Chinese regulators may take steps to curb surging iron ore prices, the state-owned Shanghai Securities Journal said on Friday, without providing details on any actions to be taken.
The report comes after China’s state planner said last week it had sought expert advice on how to deal with rising prices.
Intraday iron ore prices hit 932.5 yuan ($133.90) a tonne on Friday, the highest since May 2022. Prices have rallied nearly 50 per cent since November, even though steel demand has only recently begun to recover from months of sluggish economic growth.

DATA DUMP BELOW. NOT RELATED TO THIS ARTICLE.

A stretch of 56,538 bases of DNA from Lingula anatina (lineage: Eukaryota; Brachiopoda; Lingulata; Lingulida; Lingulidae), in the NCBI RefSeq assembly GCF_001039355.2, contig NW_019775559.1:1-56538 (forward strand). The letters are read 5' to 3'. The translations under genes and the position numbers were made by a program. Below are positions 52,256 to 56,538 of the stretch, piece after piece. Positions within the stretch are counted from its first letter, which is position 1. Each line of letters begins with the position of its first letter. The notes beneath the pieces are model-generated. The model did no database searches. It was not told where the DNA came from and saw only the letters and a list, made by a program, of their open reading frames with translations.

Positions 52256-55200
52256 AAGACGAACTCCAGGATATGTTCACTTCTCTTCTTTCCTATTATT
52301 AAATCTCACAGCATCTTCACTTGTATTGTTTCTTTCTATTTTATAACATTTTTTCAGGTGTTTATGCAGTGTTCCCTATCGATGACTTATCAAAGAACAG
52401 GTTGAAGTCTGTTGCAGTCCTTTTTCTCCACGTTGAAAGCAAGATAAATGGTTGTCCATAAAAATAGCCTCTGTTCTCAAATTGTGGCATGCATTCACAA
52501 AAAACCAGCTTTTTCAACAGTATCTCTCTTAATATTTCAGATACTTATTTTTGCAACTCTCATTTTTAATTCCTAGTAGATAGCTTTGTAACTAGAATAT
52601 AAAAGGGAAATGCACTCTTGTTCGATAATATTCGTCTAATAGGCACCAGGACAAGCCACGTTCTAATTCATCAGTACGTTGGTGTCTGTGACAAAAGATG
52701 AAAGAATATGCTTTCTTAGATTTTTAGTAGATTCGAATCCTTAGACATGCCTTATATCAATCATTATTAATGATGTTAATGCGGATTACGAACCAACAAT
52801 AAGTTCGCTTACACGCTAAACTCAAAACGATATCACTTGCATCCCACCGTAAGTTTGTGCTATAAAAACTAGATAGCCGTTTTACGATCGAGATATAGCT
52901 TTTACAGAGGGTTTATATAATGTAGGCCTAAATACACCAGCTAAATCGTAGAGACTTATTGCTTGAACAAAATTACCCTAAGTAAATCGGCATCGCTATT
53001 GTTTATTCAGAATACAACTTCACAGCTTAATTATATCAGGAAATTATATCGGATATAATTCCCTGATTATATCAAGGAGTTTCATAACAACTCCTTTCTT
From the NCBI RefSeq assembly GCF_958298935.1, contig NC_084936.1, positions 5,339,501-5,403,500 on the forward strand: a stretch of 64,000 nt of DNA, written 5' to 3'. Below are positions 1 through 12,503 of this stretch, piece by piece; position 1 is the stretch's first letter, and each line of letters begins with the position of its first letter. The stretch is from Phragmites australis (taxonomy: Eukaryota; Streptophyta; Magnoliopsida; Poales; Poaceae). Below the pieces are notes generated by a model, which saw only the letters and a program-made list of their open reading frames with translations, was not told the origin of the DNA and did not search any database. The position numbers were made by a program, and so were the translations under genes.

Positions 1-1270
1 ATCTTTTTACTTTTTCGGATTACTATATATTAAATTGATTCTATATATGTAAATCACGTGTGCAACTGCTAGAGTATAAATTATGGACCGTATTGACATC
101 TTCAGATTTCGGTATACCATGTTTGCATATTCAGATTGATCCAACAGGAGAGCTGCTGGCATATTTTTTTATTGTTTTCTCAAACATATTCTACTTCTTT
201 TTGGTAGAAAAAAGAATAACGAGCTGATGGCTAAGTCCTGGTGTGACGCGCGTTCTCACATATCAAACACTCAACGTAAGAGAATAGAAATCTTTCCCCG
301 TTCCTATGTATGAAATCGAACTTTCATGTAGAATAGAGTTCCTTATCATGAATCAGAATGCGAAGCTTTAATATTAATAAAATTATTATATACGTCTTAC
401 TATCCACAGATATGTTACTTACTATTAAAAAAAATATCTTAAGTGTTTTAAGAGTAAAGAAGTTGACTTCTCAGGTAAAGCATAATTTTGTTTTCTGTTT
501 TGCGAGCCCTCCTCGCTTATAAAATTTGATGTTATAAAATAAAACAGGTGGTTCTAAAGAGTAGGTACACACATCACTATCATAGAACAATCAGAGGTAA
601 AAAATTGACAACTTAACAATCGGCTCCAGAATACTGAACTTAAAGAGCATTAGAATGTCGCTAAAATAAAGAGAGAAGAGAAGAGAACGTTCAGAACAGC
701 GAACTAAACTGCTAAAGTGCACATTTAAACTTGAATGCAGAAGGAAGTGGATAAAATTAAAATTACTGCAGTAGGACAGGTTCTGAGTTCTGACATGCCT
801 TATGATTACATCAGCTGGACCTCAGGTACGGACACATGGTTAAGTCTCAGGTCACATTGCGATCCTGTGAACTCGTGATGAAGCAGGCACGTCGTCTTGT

The state planner, the National Development and Reform Commission, said last week that experts believed the rally was driven by speculation, and suggested authorities should strengthen market supervision and crack down on misleading pricing information and hoarding.
After the Shanghai Securities Journal’s report, the most active May contract on the Dalian Commodity Exchange pulled back from its intraday high to close at 910 yuan per tonne, up 0.11 per cent.
The surge in prices has increased operating costs for domestic steel mills that have been struggling to generate profits and increased the risk of drastic fluctuations in the future, the state journal’s report said.